For this blog, I decided to move away from ‘me’ and onto something ‘work’ related.
Hopefully you’ll find this useful and if it helps just one of you with a lightbulb moment, then I’ll be chuffed.
So, Headers & Footers.
What are they? Well, they’re just what they say on the tin.
In Word, and Excel and PowerPoint too, you can put something at the top and/or bottom of the page (header & footer) in your documents that will appear on each page.
To add either, go to the ‘Insert’ tab and click on Header or Footer depending on what you want to do. A new tab will appear at the top called… wait for it… ‘Header & Footer’!
That is all straight forward and I’m sure I’m not telling you anything you don’t know.
BUT… did you know that if you double click at the top or bottom of the page, that’s a much faster way to open up the header or footer? Go on, try it.
When you’re in the header or footer, a new tab will appear which will give you a number of options to format your headers & footers which will look something like this.
In the header, you might have your logo, your address or contact details.
In the footer, you might have the date, page number, your logo, a version number, i.e. v1, v2 if you roll forward versions, or even file path name if you have it saved in the depths of your electronic storage system.
Adding a page number and a date
To add a page number, click
- the ‘down arrow’ of Page Number. Some options will appear of where you can have the page number to appear on your page.
- Make your choice – there are oodles of options. You can have just a number, you can have ‘Page x of y’, ‘Page 1’ – well, tbh, the list is endless.
To add a date, click
- ‘Date & Time’. Choose your preference.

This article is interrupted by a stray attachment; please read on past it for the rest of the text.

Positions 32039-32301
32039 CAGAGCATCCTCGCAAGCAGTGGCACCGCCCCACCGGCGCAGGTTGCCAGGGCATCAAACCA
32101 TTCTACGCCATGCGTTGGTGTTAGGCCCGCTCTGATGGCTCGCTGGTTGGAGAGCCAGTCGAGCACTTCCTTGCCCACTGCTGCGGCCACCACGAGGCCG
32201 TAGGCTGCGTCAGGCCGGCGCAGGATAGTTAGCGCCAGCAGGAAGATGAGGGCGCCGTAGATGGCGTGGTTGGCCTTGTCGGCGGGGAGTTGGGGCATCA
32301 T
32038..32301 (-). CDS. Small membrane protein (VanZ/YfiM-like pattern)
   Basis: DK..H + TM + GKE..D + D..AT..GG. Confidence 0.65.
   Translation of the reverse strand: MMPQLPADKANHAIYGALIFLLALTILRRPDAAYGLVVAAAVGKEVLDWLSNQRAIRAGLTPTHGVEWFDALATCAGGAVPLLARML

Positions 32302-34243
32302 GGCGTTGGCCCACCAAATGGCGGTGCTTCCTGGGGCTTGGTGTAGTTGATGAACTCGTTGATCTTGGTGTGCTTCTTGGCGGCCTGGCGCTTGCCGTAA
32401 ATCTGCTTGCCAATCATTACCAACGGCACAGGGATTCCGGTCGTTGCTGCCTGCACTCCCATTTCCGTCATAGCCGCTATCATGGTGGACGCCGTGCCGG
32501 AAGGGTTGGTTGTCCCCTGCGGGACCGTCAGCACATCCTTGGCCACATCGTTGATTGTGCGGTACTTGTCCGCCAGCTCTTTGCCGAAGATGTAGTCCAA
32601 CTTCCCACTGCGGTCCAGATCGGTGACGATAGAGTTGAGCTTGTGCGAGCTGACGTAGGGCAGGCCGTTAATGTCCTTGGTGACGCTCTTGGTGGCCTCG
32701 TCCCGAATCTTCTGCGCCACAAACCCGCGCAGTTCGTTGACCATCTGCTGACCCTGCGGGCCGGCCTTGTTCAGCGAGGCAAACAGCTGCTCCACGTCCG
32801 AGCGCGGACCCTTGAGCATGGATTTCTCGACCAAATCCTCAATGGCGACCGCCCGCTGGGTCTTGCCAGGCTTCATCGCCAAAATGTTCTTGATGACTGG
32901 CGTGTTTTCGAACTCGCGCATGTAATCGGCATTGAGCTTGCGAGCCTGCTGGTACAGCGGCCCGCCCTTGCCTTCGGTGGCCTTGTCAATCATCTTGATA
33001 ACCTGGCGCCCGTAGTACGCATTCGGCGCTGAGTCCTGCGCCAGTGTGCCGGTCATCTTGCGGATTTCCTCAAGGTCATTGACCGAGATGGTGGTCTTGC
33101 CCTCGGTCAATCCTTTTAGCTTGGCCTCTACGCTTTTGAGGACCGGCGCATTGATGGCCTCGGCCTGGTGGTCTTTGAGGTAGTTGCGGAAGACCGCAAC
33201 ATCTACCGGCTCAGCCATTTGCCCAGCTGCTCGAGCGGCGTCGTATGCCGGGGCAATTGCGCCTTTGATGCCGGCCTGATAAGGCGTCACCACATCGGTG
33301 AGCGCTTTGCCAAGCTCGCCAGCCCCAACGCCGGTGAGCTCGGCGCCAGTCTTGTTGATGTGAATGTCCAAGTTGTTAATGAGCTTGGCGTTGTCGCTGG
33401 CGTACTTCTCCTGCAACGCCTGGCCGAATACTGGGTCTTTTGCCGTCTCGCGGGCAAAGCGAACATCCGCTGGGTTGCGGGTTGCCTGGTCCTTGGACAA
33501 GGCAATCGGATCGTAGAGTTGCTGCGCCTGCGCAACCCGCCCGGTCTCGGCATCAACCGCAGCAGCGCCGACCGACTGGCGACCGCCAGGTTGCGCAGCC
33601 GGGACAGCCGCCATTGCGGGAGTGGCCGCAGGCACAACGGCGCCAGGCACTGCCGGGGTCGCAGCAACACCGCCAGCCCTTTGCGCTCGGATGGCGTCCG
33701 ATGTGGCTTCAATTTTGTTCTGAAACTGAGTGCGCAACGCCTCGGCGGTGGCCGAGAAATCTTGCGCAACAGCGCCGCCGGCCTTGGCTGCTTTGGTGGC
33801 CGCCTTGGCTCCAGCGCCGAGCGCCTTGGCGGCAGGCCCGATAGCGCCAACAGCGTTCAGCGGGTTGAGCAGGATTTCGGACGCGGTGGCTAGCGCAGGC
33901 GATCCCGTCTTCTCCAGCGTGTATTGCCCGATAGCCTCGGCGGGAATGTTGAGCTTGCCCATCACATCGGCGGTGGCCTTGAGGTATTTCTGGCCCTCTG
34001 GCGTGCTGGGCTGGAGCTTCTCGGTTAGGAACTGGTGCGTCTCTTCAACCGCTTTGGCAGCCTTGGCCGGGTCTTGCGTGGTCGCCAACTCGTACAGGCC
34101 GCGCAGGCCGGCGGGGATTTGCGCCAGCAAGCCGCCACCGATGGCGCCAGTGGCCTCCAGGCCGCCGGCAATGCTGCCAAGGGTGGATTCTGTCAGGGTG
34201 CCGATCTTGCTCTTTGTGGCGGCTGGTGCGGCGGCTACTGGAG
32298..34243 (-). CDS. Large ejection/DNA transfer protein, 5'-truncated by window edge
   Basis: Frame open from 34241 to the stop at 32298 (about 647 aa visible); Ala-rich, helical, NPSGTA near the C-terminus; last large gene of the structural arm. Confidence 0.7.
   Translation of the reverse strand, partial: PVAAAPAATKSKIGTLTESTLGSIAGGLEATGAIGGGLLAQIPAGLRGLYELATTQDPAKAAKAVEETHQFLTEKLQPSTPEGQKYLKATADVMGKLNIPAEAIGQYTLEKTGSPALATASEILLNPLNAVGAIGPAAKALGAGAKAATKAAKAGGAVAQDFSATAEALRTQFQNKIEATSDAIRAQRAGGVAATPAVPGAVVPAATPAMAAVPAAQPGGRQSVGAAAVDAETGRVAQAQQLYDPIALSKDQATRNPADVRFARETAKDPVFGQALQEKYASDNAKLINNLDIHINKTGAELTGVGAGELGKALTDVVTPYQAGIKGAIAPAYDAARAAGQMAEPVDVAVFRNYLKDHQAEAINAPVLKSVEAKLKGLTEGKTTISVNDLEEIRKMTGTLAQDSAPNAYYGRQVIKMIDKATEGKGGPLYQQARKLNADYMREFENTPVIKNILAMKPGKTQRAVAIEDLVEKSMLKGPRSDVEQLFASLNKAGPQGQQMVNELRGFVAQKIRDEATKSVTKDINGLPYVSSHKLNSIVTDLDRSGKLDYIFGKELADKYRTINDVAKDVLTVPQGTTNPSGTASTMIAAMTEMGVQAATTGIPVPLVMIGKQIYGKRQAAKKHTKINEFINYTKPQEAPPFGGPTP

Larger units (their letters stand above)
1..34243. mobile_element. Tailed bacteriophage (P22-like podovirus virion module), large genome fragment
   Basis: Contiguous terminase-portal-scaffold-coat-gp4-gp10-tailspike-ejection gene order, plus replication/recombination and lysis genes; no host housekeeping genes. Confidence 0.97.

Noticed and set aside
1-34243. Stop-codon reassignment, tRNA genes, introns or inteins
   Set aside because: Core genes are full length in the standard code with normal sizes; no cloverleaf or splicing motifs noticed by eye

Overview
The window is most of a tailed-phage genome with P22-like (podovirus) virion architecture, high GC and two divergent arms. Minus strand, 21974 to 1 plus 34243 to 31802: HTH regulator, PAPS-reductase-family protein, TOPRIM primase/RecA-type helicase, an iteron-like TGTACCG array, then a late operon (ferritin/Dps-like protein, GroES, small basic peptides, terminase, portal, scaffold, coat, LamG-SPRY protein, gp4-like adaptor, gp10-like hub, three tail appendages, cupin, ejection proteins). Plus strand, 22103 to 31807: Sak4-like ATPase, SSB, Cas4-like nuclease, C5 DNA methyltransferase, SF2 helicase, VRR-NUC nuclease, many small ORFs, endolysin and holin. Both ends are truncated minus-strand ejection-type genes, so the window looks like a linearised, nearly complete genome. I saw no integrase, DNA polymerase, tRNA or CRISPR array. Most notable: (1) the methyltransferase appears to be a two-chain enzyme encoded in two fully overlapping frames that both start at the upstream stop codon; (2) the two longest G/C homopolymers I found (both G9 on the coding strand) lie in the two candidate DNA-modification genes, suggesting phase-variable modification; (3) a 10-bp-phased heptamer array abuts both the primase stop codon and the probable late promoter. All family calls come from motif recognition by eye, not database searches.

- Check the box at the bottom ‘update automatically’ if you’d like the date updated each time you open up the document. Be clear and sure you want the date to be updated automatically on opening. It may be that the date is crucial on a particular document, so you won’t want it updated if you’re just checking something.
Both the date and page numbers can be highlighted (Ctrl + A) and changed to your corporate font, colour, and size.
So, you have the basics all set up in your header & footer.
Now, the challenge starts when your document is more than one page.
If you want different things in your header & footer on your second page, you’ll need to add a ‘Section Break’ at the bottom of page 1 in the body of the page (not in the header or footer area).
To add, in Layout, click
- ‘Breaks’ – choose ‘Next Page’
When this is added, go back into your Header or Footer, and remove ‘Link to Previous’.
You can then alter anything in the header & footer, and it won’t change on page 1.
The ‘Next Page’ Section Break keeps all the formatting on that page to that page only, so when you move to the next page, you can amend any formatting without disturbing the previous page.
True fact for this week is: When I format and tidy up a Word Document, I add a ‘Next Page‘ Section Break to every page. After the initial font, size, margin etc amendments, it gives me peace of mind to know I can move through the document, updating and format each page, knowing it isn’t interfering with previous pages that have been ‘tidied up’.
Changing a page from Portrait to Landscape without the whole document changing
If you require a page to change from portrait to landscape, just add a ‘Next Page’ Section Break on both the portrait page and the page changing to landscape. In addition, remove the ‘Link to Previous’ in the header and footer on the page that you’re changing to landscape as well as the page following this. When that is done, in the ‘Layout’ tab on the ribbon, click ‘Orientation’ and change from portrait to landscape.
The same process applies if you have a document in landscape and one page needs to change to portrait.
This is just the basics to get you going with headers & footers in Microsoft Word. The same process applies to Excel. The options in PowerPoint are reduced in the headers & footers area, but for anything more than adding a date or slide number, you would use Slide Master.
Hopefully this will help a little, but if you get in a pickle, email me, and I can rectify any issues and get you back on track to a professional-looking document.